For my fourth and final course, I decided to treat myself to a dessert that Rockpool claimed as its creation since 1984, a slice of its date tart. The tart consists of a layer of dates lining the inside bottom of the tart, and soft custard above it to the brim. The surface had a thin brown crispy layer as though it was lightly torched. The custard itself was only mildly sweet, allowing the dates to play the chief role of providing flavour. The texture of the dates also allowed for a play of contrasts with both the tart crust and the custard. I wouldn't say that I found it as exceptionally memorable a dish as, say, the calamari with squid ink noodles, but that shouldn't be construed as my giving this dish a thumbs-down; this dessert was in fact quite enjoyable. I was also presented some petits-fours, of which I enjoyed the singular piece of dark choclate filled with cherry jelly. The passionfruit marshmallows were quite intriguing; totally unlike store-bought versions, these were soft, fluffy and mildly sweet without any synthetic undertones one can sense in store-bought marshmallows.

The Rocks has revealed a venue where one can have one's foodie urges satisfied and one's taste buds and eyes to be entertained. There are no dramatic view of the harbour from Rockpool, but the kitchen is open and best viewed from its Oyster Bar at the front of the restaurant; there's even a TV in the Oyster Bar, which is more of a relaxed bistro setting compared to the rest of Rockpool, that shows all the activity deeper in the kitchen. This place is definitely worth a visit, and the price for the dinner is worth it as well. And to top it all off for a wonderful evening, one can either stroll along Sydney Harbour or, like I did, take the Mosman Bay ferry and back to see the city light and the lit Opera House and Harbour Bridge.

Name: Rockpool
Address: 107 George St., The Rocks, NSW, Australia
Cuisine: Fusion (Mod Oz)
Price Range: Dinner AUS$120-AUS$195
Accessible: Yes

Thursday, 11 June 2009

A Solid Return on a Gamble

Before travelling to Australia, I've heard that Melbourne is a foodie haven, and having sensed how cosmopolitan the city is in my travels around town, I could see and therefore hoped to experience a pleasant dinner that helps Melbourne live up to this reputation. Having finished watching a footy (Aussie rules football) game at the Melbourne Cricket Ground east of downtown, my friend and I gravitated ourselves towards Southbank were there were plenty of restaurants and eateries along the Yarra River. After scouting a bit we created a shortlist of three restaurants, and after meeting with my friend's boyfriend and a friend of theirs, we decided to go for the one called Number 8, one of several restaurants found in the Crown Casino and Entertainment Complex. A few presumptions were made to ultimately help us choose this particular place:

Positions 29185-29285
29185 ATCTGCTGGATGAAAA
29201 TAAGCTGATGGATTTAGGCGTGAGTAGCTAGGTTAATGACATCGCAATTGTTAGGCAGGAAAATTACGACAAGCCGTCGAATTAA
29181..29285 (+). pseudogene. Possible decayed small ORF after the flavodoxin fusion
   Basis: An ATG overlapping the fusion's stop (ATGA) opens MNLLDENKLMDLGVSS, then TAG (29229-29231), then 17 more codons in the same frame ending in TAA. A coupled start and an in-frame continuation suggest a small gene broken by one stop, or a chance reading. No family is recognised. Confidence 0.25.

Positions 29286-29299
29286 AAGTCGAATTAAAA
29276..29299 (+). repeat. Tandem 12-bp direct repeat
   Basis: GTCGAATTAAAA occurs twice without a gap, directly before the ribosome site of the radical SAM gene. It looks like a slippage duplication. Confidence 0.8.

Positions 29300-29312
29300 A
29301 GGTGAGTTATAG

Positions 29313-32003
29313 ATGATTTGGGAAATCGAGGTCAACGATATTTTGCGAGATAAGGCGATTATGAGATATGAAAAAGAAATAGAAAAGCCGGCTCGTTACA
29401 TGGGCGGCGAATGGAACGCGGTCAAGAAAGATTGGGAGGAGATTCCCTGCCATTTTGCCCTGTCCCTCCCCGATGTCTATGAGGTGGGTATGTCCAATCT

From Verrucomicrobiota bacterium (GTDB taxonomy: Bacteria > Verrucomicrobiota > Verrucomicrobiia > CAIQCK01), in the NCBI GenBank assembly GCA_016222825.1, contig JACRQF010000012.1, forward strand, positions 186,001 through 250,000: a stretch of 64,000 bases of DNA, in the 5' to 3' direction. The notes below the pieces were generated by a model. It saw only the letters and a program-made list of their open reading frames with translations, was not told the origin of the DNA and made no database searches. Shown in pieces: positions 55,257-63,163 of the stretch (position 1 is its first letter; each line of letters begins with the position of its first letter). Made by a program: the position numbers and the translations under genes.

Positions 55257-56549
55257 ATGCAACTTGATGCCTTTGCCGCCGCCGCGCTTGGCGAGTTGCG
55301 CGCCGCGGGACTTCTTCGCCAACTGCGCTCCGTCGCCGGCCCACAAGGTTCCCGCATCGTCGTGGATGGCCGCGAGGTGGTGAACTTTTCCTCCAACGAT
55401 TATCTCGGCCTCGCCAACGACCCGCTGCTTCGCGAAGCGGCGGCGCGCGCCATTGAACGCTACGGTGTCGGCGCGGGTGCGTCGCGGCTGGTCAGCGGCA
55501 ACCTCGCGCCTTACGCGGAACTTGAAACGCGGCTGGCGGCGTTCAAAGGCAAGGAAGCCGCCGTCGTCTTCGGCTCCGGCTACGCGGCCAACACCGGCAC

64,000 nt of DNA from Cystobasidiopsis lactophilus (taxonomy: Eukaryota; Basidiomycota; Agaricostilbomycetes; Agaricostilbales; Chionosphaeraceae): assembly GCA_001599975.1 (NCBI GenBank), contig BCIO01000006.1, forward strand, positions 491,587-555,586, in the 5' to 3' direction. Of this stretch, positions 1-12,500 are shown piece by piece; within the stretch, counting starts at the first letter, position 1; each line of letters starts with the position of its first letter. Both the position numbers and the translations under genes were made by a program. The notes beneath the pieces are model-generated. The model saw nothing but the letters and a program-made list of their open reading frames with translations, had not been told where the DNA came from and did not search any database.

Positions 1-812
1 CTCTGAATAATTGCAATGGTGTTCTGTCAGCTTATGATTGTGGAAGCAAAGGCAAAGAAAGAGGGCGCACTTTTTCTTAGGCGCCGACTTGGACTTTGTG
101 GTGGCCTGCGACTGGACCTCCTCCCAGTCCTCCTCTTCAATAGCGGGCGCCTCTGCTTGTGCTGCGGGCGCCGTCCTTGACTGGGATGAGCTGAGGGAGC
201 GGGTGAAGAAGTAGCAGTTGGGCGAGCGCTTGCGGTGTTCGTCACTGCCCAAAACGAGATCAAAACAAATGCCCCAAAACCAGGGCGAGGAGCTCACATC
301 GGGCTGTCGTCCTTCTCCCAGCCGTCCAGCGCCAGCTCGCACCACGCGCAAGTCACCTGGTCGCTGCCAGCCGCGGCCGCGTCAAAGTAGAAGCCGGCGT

• It had to have fresh oysters available (we were absolutely craving for oysters);
  • It had to showcase some of the finest cuisine and delights that Melbourne (and Australia in general) had to offer; and
  • It had to be a fairly short distance from my friend's boyfriend's conference venue, as he was temporarily on crutches.
Australia grows and harvests a lot of its own food, which can make for fairly expensive groceries and meals, but that means I would more likely get to enjoy Australian treats. Take the dozen fresh oysters we all first ordered to share. These Tasmanian beauties may not be the famed Malpeques, but man alive, they still tasted wonderful. It was especially nice for me as it had been about a year since I last had fresh oysters on a half-shell, and even then a singular one that was slightly dressed.









After that delightful amuse-bouche I had my entree, wagyu beef carpaccio with pecorino and rocket (arugula). Apparently Australia now also produces a good amount of this type of beef, made famous in Japan for its exquisitely marbled meat and, in Japan at least, for the cattle being fed beer (i.e. Kobe beef). Carpaccio, often using red meat (though tuna can also be used as well) is essentially the red meat equivalent to sashimi, so the beef used has to be very fresh and handled carefully. The dish was surprisingly light, and the rocket and pecorino complemented well, providing a good balance of flavours.









For my main course I had something that I've yet to see in Canada and likely never will, Moreton Bay bugs. Found on the northern shores of Australia as well as parts of Southeast Asia, the bug is actually a type of lobster famed for its fleshy tail that's larger than a tiger prawn's but smaller than an homard lobster's. Served simply grilled with a touch of salt, pepper and a garnish of fresh herbs and sprouts, the meat was a wonderful treat with a sweet undertone that's unlike homard lobster. Curiously enough, in Australia vegetables aren't always served on a main course dish unlike in North American restaurants, as I learned for sure when I later dined at another wonderful restaurant in Sydney; sides of vegetables were ordered in our case here to share.









Lastly, for dessert I had a leatherwood honey panacotta, made with honey of a tree found only in Tasmania. It certainly had a subtly different taste than the ones to which I'm accustomed in Canada, but I for the life of me can't lay a finger on terms to describe it. It tastes slightly heavier than spring honey, but definitely lighter than blueberry flowers honey. Nonetheless, served with a rhubarb compote it was light and had the right sweetness, a perfect ending to my dinner outside as the casino's riverside giant torches rang in the second hour we dined there.